Part 3: How to swap a UK driving licence to an Italian one in 340 difficult steps

Englishman in Italy

Englishman in Italy

Quick update to part 1 and part 2

So I have just received a telephone call from Mr Cretino, the man who is supposed to be transferring my UK driving licence to an Italian one. To be honest I do not receive many calls on my Italian mobile, normally the caller is Mrs Sensible asking what sort of trouble I am about to or are in. Sometimes Vodafone or one of the other networks call to try and get me to swap carriers, but they give up as soon as they here…. Io sono inglese!!

This afternoon Mr Cretino called, so I asked Luagina the secretary at work to talk to him. The long and short of it is, when I married Mrs Sensible we hyphenated our surnames. It was all my fault I wanted to add her Italian surname to mine.

I am the proud owned of a mix of official documents, some in my birth surname and some in my adopted Italian hyphenated surname name. Mr Cretino is more than a little confused, as is his office.

As I type this, Mrs Sensible is trying to resolve the situation. I somehow have to prove I am both the pazzo inglese with the hyphenated name and also the pazzo inglese with the birth surname.

An update is sure to follow tomorrow.



Part 1

Part 2 

Part 4








48 thoughts on “Part 3: How to swap a UK driving licence to an Italian one in 340 difficult steps

    • Two weeks ago I had to visit Mr Cretino and Mrs Altri Dieci Giorni. It seems the head office in Alessandria had decided that the UK was not part of the EU and I would have to apply as an “esterno” someone outside the EU.

      We had a quick 30 min discussion on the difference between the UK United Kingdom and the Ukraine, Gran Bretagna and Great Britain was also thrown around.

      In the end we signed some more forms, stamped a couple of stamps and decided it would take another 10 days.

      Today I went armed with UK (not Ukraine I hasten to add) tax forms and bank statements in my hyphenated name and the same for Mrs Sensible, which caused quiet a fluster in the office.
      Altri Dieci Giorni … ha ha ha noway


    • Italy is a wonderful place to live, but the bureaucracy and the taxes are a nightmare.

      We have found that if you go to an official office and ask a question, if they say no it can’t be done… you go back the following day and ask again, they will then say yes. It is either because the rules have changed once again over night or they are in a better mood.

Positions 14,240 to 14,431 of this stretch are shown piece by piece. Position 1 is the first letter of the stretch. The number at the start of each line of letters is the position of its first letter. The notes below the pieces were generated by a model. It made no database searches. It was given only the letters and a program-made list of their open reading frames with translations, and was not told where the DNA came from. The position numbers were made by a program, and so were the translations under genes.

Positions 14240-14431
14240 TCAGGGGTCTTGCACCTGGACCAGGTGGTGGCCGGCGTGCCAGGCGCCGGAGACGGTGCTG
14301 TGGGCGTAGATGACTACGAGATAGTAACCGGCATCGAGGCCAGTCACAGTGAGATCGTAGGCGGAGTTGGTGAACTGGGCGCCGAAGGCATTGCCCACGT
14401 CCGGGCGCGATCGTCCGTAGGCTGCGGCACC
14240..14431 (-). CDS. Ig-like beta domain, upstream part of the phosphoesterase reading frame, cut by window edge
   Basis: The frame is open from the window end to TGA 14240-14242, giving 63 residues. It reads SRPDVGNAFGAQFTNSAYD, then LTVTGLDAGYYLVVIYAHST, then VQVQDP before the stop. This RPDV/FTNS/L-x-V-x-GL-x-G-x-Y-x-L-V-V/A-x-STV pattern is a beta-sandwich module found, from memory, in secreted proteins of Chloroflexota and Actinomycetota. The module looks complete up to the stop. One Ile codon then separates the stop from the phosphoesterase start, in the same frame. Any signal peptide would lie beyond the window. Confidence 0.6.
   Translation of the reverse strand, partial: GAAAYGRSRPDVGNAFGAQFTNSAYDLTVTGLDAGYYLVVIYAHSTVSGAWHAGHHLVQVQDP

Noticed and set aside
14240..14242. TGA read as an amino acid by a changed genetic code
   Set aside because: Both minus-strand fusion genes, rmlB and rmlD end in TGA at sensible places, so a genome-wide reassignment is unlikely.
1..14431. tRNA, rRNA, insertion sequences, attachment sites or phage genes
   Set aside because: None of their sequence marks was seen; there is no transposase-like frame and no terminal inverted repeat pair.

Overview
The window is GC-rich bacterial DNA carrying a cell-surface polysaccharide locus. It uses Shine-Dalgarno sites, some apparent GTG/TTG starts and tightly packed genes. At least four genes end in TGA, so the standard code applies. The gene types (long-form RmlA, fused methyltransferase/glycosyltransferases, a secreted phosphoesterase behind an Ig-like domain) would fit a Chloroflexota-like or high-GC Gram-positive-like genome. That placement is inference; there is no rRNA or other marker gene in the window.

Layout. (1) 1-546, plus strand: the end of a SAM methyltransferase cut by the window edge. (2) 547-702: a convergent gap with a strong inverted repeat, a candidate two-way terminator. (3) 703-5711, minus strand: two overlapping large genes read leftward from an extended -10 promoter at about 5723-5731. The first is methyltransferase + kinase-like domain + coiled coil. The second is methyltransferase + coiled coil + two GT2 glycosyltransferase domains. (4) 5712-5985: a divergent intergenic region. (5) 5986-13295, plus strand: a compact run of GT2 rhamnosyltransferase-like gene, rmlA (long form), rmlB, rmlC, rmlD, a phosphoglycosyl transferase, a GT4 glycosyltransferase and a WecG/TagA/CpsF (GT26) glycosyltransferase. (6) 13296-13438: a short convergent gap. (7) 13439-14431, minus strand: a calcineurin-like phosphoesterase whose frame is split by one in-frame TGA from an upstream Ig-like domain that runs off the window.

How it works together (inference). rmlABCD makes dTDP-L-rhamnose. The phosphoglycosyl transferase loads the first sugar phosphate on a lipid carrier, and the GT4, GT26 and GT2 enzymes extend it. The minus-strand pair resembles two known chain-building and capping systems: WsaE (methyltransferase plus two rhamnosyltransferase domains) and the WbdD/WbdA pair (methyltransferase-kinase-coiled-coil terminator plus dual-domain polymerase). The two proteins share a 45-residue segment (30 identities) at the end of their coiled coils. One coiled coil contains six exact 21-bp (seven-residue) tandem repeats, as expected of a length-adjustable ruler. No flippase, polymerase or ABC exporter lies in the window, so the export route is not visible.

Liked by 1 person

    • If my licence doesn’t arrive in the next 10 days. We will drive to the head office in Alessandria and discuss it with them.

      I think part of the problem is I am trying to deal with this the English way, I need to adopt the Italian way and go in there and start shouting and waving my hands about.


      • I really do wish you luck.
        My latest experience is in paying my Spanish property tax (IBI). I asked my lawyer to set it up for me. He filled in the form for me to take to the government office where I was to add my name, address and bank account No. The man in the office looked at the form (not his computer screen) and told me that everything is correct and I should get a green bill between July and September. If not come back. I’ll see him in September then. What fun !!


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  3. oh this has made me giggle. I’m looking forwards to tasting this crazy bureaucracy myself soon enough. I’m an Aussie so I imagine there’s no hope for me of driving at all. Maybe that’s the trick. I’ll keep my expectations very low.


    • Nooooo, you should have high expectations!!! Then when it all goes wrong, you will have a good excuse to go and drink a glass or 2 of Italian wine. Which is one of the few things they get right over here (oh and of course the sunshine and food, they get those right)


  4. Please don’t take offence when I say I was happy to read someone elses bureaucratic nightmare in getting an Italian licence!